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Concrete Casting News from the Hill and Griffith Company

PCI Announces 2020 Design Award Winners

Posted by Hill and Griffith Company on Jan 7, 2021 12:48:58 PM

Excerpt from Roads & Bridges February 2020 Article

Five transportation projects were among the design award recipients

The Precast/Prestressed Concrete Institute (PCI) recently announced its annual PCI Design Awards for 2020. 

Judges awarded 25 projects and five honorable mentions for design excellence in building and transportation categories. The awards program, now in its 57th year, was created to showcase the creative and innovative use of precast and prestressed concrete in a variety of applications.

"Once again, the precast, prestressed concrete industry has put its best foot forward and has delivered many inspiring and impressive projects," PCI President and CEO Bob Risser, P.E., said in a statement. "Each year, the PCI Design Awards program demonstrates that precast, prestressed concrete is not only a practical solution to many construction challenges, but also a head-turning aesthetic solution."

Precast Concrete Bridge Spaning Over 150 Feet

A panel of industry experts that includes precast concrete producers, engineers, and architects judges all nominees. PCI says the buildings and transportation categories are judged on aesthetic, structural, and use versatility; site, energy and operational efficiency, and risk reduction; and resiliency, such as structure durability, multi-hazard protection, and life safety and health.

PCI also selects several projects for special awards that are judged on similar criteria to the building and transportation projects, as well as additional requirements, including industry advancement, sustainable design, technology, and designs using all-precast concrete solutions. 

Some of the 2020 PCI Design Award winning projects in the transportation category included:

  • Main Span from 76-149 ft: Wekiva Parkway #204 Systems Interchange; Orange County, Florida; Dura-Stress Inc.
  • Main Span more than 150 ft: Marc Basnight Bridge/Replacement of Herbert C. Bonner Bridge; Dare County, North Carolina; Coastal Precast Systems
  • Non-Highway Bridge: Villanova University Pedestrian Bridge; Villanova, Pennsylvania; High Concrete Group LLC and Northeast Prestressed Products LLC
  • International Transportation Structure: Samuel De Champlain Bridge; Quebec, Canada; BPDL/SSLC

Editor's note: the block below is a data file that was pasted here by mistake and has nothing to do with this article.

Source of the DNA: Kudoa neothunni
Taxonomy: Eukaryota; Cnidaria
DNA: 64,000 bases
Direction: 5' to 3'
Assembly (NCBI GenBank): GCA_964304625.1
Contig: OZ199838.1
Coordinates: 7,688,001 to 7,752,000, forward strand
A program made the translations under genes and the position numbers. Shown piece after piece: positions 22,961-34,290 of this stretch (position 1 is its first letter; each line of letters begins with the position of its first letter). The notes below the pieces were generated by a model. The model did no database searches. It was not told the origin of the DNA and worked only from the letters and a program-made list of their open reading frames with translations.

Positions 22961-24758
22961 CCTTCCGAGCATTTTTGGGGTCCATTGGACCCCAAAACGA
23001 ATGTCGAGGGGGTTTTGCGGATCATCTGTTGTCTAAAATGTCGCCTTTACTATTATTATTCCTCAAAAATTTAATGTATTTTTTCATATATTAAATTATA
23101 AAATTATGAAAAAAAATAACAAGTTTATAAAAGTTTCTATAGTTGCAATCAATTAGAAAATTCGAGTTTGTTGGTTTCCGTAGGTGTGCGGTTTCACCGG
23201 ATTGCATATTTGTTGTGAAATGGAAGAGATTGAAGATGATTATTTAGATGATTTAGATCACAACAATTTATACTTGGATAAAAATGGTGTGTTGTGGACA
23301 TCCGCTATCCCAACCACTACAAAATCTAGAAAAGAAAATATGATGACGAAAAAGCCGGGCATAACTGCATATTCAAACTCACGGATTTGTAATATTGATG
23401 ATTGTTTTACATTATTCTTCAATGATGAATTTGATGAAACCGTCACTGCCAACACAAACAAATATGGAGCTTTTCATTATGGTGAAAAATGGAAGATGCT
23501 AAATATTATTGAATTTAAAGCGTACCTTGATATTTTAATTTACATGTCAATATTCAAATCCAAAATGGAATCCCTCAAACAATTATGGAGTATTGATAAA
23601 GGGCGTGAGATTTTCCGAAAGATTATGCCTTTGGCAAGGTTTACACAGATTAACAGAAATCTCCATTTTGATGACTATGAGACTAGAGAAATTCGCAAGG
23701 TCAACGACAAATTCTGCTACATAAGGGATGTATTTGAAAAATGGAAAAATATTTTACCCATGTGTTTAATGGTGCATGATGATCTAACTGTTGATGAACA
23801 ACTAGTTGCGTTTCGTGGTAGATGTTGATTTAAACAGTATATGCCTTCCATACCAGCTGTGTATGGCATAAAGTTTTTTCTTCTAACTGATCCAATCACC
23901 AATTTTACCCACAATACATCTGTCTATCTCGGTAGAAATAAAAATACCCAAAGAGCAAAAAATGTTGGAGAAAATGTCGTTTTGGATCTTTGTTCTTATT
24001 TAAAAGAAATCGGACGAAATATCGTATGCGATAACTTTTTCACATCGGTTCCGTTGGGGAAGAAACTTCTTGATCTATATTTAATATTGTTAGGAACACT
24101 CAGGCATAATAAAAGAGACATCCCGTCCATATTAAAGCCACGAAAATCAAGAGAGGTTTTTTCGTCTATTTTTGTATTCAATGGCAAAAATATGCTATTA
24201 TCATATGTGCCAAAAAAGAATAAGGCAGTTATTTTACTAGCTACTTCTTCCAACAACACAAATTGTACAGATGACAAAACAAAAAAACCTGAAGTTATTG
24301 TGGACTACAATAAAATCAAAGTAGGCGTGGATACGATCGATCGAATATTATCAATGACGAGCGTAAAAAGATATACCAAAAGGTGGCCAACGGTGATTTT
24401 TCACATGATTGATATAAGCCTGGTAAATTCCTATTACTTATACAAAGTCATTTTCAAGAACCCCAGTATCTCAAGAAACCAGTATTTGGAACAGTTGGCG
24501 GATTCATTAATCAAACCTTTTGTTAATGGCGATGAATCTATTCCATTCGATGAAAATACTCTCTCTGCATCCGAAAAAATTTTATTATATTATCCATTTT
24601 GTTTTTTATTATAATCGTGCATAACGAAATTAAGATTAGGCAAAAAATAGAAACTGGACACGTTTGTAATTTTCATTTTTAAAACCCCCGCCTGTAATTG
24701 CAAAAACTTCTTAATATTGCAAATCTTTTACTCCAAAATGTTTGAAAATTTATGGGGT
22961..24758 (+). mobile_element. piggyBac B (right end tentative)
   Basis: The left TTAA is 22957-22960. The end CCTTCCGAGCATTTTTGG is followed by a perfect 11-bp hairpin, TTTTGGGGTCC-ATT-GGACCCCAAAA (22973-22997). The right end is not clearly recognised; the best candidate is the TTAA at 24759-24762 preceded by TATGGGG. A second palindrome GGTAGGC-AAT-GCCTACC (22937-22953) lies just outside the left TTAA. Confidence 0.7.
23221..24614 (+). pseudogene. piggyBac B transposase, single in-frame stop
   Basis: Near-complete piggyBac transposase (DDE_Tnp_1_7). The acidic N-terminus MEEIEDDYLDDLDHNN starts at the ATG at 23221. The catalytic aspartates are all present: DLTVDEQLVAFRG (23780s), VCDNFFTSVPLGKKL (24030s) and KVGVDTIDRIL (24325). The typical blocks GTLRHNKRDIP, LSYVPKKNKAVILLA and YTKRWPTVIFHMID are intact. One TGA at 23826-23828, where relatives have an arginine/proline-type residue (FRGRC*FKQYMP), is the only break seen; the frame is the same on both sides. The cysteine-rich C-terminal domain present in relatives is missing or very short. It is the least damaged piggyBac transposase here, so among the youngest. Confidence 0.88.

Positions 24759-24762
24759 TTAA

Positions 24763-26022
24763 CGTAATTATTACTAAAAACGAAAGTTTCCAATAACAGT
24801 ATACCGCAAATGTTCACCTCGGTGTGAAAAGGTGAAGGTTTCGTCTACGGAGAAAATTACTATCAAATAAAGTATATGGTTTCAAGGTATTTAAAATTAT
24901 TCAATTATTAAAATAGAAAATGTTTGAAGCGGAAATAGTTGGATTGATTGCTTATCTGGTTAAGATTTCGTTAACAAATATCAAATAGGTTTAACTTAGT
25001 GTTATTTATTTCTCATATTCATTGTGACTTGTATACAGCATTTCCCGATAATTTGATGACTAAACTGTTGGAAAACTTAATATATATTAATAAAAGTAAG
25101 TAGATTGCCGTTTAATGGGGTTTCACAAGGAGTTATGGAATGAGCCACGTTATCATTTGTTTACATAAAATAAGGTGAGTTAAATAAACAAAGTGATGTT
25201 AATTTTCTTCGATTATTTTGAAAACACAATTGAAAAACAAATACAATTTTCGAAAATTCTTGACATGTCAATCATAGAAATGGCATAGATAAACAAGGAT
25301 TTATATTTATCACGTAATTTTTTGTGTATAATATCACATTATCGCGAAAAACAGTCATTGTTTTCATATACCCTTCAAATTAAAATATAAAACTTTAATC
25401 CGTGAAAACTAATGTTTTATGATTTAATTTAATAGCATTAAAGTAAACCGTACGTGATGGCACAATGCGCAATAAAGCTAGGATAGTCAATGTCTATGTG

• Special Solution: I-78 Bridge Underclearance Project; Berks County, Pennsylvania; PennStress, a division of MacInnis Group

The Marc Basnight Bridge also was named as a co-winner of the Sustainable Design award in the Specials category.

All winning projects were showcased and honored at the 2020 PCI Convention in Fort Worth, Texas, with an event on March 6, 2020.

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Saving Time & Money With Precast Concrete Buildings

Posted by Hill and Griffith Company on Dec 31, 2020 10:47:10 AM

Excerpt from Water & Wastes Digest's March 2017 Article

Texas utility selects precast option for buildings to house pumping equipment

When the timeframe for its project was too short for traditional construction methods to meet, the San Jacinto River Authority (SJRA) turned to a precast concrete building solution for its pump station installation in Baytown, Texas.

The new transfer pump station was needed because the Chevron-constructed facility in Baytown required more water for its operations. The new station has to pull 16.5 mgd from the Coastal Water Authority canal and pump it into the SJRA canal.  

Easi-Set CS Baytown TX 1

The Solution

The original specification was for a large concrete masonry unit (CMU) building. Houston contractor Boyer Inc. was the low bidder on the project, but its bid was still over budget. Through SJRA-initiated value engineering, Boyer offered a precast concrete building manufacturer as an alternative after determining a CMU could not be constructed in time or on budget.

Nathan Davis, a project manager for Boyer, says the building was an easy aspect to quantify.

"There were not only savings on the front end for cost of the structure, but there were savings on the back end with the reduced time from pouring the slab to setting the roof panels that allowed Boyer to reduce overall construction time, labor and equipment costs for the project," he said.

The buildings utilize clear-span precast concrete roof sections from 20 ft to 50 ft in width. Each 10-ft-deep roof section is post-tensioned to adjoining sections, allowing for buildings of virtually unlimited length to be manufactured.

Easi-Set CS Baytown TX 2

Two Easi-Span buildings – 40 ft by 40 ft by 16 ft and 30 ft by 60 ft by 20 ft – were needed to house all the pump station equipment. The buildings were manufactured and installed by Lonestar Prestress Manufacturing Inc. of Houston. Lonestar, a licensed producer for Easi-Set Buildings, works directly with customers to meet individual needs and ensure quality standards are met.

"Boyer was able to propose the use of the precast concrete buildings as a value engineering solution because it has worked with SJRA in the past and knew the building owner's project goals," said Leo Rowe, sales manager for Lonestar. "We were able to add our experience and expertise to Boyer's ingenuity to meet the project schedule and budget."

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Hill and Griffith Customer Service

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 Bulletins and Technical Papers for Concrete Casting Products

Tags: Concrete, Casting Solutions, Concrete Casting Products, Concrete Casting Supplies, Concrete Casting, Precast Concrete, Concrete Form Release Agent, Water & Wastes Digest

Repairing Bug Holes

Posted by Hill and Griffith Company on Dec 24, 2020 8:00:00 AM

Excerpt from Concrete Construction's August 2012 Q&A Article by Kim Basham